A multicentre cohort study to redefine and validate pathological assessment of response to neoadjuvant therapy in treated oesophagogastric adenocarcinoma


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Megan A Lloyd1,Fergus Noble1,Rob Walker1,Damien McManus2,Richard Turkington2,Matt Bedford3,Ewen Griffiths3,John Whiting3,Barbara Nutzinger4,Nicola Grehan4,J Robert O'Neill5,Richard JE Skipworth5,Vicki Save5,Sutaria Rupesh6,Stuart Mercer6,John H Saunders7,Irshad N Soomro7,Simon L Parsons7,Rebecca C Fitzgerald8,Timothy J Underwood9
1Cancer Sciences Unit, University of Southampton,2Centre for Cancer Research and Cell Biology, Queen’s University Belfast,3University Hospitals Birmingham NHS Foundation Trust,4on behalf of OCCAMS, Hutchison/MRC Cancer Unit, University of Cambridge,5Royal Infirmary of Edinburgh,6Portsmouth NHS Trust,7Nottingham University Hospitals NHS Trust,8on behalf of OCCAMS, Hutchison/MRC Cancer Unit, University of Cambridge, Cambridge, UK,9on behalf of OCCAMS, Cancer Sciences Unit, University of Southampton



A universally accepted measure of significant response to neoadjuvant therapy in oesophageal adenocarcinoma (OAC) is required to stratify patients for precision treatment. Our study aimed to define the utility of Mandard tumour regression grade (TRG) in UK clinical practice, assess its reliability, and validate a clinically meaningful endpoint of significant pathological response.


A questionnaire assessed current clinical use of neoadjuvant response assessment in 11 UK centres. 7 centres provided prospectively collected clinicopathological data from patients with treated OAC (2001-2016). Pathological primary tumour response to neoadjuvant therapy was assessed using TRG, with blinded validation of scoring.   Lymph node downstaging was assessed by comparing clinical and pathological staging (cN+ to ypN0).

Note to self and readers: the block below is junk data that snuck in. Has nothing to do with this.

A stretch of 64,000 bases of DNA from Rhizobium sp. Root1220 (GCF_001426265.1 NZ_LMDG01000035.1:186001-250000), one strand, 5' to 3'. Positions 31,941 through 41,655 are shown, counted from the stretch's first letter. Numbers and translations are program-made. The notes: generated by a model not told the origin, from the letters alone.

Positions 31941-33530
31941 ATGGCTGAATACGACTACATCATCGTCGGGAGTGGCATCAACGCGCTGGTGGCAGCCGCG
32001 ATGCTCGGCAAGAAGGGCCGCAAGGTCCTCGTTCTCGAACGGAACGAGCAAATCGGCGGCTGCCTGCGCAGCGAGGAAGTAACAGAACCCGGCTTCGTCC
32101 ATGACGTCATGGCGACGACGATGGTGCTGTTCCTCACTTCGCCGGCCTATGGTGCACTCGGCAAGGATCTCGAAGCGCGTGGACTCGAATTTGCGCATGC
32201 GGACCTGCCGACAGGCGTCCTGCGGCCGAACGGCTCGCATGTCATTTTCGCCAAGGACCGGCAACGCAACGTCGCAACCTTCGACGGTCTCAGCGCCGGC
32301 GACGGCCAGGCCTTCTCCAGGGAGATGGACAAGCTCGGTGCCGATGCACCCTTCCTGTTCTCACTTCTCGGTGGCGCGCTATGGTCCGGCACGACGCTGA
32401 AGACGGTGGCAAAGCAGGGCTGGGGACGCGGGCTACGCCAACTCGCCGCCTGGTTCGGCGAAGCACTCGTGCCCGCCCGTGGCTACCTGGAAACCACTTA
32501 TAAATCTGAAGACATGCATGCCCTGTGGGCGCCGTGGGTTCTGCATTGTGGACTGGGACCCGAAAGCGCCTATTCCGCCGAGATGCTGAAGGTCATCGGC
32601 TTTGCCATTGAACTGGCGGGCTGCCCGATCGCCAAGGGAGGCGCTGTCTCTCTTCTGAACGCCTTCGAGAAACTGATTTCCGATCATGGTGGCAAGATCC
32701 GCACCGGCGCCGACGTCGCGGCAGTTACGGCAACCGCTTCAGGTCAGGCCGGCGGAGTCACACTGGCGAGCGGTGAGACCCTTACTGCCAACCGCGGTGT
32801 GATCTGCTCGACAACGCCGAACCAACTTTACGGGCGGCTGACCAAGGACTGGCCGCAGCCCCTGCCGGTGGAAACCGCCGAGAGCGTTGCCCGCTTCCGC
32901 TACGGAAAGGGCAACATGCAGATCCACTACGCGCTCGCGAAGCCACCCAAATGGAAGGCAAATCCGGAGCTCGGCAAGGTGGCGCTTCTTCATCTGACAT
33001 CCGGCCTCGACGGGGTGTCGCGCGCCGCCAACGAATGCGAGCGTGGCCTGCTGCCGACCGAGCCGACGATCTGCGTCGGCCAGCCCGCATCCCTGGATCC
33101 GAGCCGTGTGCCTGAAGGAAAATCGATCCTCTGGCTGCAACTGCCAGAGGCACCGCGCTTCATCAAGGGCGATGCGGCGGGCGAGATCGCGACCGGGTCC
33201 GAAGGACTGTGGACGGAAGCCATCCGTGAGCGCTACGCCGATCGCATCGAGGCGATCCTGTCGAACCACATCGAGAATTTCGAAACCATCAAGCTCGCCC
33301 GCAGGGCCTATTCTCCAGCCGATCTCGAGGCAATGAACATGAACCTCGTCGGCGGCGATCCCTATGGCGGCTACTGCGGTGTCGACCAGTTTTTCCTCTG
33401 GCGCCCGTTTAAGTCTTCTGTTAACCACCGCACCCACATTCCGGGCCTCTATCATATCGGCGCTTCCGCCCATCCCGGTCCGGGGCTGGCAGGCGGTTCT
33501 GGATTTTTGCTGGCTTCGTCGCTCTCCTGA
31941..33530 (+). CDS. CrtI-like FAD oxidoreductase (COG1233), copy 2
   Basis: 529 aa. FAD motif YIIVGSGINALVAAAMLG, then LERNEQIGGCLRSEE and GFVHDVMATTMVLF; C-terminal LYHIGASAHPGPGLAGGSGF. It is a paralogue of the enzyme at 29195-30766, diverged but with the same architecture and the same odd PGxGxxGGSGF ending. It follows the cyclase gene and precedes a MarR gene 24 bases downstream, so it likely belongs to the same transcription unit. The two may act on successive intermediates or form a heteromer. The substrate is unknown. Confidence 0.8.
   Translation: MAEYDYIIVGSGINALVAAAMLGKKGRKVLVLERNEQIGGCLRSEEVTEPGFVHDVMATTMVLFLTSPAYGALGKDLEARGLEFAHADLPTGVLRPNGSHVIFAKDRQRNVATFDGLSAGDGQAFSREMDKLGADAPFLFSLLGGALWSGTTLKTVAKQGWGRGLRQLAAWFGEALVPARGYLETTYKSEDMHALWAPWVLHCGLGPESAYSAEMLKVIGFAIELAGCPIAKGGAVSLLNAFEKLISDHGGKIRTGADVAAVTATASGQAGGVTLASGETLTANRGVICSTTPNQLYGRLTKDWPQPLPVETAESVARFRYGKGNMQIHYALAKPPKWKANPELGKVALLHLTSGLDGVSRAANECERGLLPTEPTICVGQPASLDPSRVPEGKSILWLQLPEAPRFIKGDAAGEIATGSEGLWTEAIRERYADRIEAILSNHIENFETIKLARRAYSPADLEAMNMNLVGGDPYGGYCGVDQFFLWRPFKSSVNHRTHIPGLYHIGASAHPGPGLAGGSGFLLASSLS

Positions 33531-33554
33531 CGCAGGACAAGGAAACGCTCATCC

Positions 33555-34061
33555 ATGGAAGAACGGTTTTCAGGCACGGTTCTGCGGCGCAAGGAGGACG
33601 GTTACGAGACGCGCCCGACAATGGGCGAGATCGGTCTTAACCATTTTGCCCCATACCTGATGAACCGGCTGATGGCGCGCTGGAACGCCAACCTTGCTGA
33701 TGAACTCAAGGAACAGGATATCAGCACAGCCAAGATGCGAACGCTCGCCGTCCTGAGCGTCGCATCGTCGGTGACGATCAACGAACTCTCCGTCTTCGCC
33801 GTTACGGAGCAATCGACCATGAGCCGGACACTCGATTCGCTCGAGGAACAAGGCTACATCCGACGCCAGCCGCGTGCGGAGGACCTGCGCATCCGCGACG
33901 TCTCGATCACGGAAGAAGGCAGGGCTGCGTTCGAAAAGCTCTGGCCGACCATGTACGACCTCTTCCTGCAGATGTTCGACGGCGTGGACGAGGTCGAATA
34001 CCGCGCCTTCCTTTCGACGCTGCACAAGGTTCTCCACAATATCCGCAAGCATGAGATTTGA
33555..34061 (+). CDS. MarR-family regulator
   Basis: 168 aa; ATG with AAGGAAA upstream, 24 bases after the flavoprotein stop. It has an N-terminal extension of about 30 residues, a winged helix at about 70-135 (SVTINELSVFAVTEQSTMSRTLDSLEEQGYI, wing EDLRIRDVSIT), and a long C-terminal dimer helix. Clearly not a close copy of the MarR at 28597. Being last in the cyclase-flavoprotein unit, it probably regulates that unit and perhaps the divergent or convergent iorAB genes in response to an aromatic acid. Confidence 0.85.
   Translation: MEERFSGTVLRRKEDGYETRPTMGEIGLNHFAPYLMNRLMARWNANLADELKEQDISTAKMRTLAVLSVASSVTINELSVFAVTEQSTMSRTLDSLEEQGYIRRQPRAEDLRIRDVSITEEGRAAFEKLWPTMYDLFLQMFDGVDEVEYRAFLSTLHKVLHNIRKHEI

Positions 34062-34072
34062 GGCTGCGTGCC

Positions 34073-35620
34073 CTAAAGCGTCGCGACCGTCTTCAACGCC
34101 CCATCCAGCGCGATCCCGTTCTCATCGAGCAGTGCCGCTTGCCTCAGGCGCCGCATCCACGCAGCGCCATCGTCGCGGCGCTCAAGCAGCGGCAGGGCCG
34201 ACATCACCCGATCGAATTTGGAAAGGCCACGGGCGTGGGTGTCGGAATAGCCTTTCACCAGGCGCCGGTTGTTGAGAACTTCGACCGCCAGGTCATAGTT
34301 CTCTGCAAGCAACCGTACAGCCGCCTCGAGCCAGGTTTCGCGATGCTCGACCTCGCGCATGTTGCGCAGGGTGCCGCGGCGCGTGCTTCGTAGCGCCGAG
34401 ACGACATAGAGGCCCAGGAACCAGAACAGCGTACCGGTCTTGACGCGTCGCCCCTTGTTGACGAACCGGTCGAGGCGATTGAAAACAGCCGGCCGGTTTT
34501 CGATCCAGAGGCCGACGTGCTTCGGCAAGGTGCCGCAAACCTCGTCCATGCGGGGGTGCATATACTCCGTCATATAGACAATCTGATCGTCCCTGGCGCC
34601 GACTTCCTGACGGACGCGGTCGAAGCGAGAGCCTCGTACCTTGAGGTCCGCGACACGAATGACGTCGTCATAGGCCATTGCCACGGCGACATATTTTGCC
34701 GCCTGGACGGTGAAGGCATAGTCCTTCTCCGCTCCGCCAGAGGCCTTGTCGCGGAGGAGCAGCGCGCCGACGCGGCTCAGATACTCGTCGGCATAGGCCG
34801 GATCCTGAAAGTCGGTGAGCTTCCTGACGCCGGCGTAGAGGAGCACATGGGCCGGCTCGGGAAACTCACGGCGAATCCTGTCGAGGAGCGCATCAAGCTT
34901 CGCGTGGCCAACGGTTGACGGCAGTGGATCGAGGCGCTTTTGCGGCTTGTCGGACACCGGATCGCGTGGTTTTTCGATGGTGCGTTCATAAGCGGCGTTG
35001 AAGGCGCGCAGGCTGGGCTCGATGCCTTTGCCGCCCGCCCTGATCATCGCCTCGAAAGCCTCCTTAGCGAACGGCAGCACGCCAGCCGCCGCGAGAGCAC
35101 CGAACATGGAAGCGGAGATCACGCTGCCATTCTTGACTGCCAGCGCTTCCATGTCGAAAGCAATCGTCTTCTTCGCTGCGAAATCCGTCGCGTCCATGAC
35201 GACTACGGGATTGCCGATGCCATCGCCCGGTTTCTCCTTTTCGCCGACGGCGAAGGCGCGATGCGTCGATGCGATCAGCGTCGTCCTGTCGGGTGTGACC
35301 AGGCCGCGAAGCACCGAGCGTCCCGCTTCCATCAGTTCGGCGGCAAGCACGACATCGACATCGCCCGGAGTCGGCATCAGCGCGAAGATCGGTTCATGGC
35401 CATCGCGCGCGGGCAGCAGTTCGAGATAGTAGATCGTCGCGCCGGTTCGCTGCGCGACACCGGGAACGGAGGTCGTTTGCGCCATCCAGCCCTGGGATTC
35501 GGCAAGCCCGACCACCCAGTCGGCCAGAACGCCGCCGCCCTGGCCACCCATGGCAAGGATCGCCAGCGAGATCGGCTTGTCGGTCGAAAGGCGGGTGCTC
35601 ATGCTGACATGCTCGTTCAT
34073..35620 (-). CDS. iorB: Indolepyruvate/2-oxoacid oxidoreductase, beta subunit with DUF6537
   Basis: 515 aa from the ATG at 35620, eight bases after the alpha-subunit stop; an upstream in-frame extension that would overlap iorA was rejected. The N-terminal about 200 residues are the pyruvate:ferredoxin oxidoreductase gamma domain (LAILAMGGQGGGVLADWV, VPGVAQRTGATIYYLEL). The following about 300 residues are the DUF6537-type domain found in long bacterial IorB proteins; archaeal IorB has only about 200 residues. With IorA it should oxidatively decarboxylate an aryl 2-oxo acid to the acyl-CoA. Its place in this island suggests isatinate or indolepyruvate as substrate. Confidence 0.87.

Of 11 centres 64% used response to neoadjuvant therapy to guide adjuvant treatment. TRG was recorded by 73% of centres with 63% using TRG 1-3 to define a significant response to therapy. Of 1258 patients studied, a significant overall survival advantage was seen with TRG 1-2 (responders, n=189; 15%) compared to TRG 3-5 (non-responders, n=1069; 85%) (mean overall survival; TRG 1-2: 10.4 years, 95% CI: 9.4-11.3 vs TRG 3-5: 4.8 years, 95% CI: 4.3-5.2, p<0.0001). A subset of non-responders (TRG 3-5) demonstrated lymph node (LN) downstaging with a subsequent survival advantage (mean overall survival; TRG 3-5 with LN downstaged, n=155: 7.9 years, 95% CI: 7.0-8.7 vs TRG 3-5 LN not downstaged, n=581: 3.2 years, 95% CI: 2.9-3.6, p<0.0001).


Variability in the application of TRG to guide treatment in OAC exists in the UK. This multi-centre study validates responders to neoadjuvant therapy with overall survival double that of non-responders. Assessment of response should not be confined to the primary tumour as a cohort of apparent non-responders gain a survival advantage by lymph node down staging. These robust criteria will aid the development of biomarkers to predict response.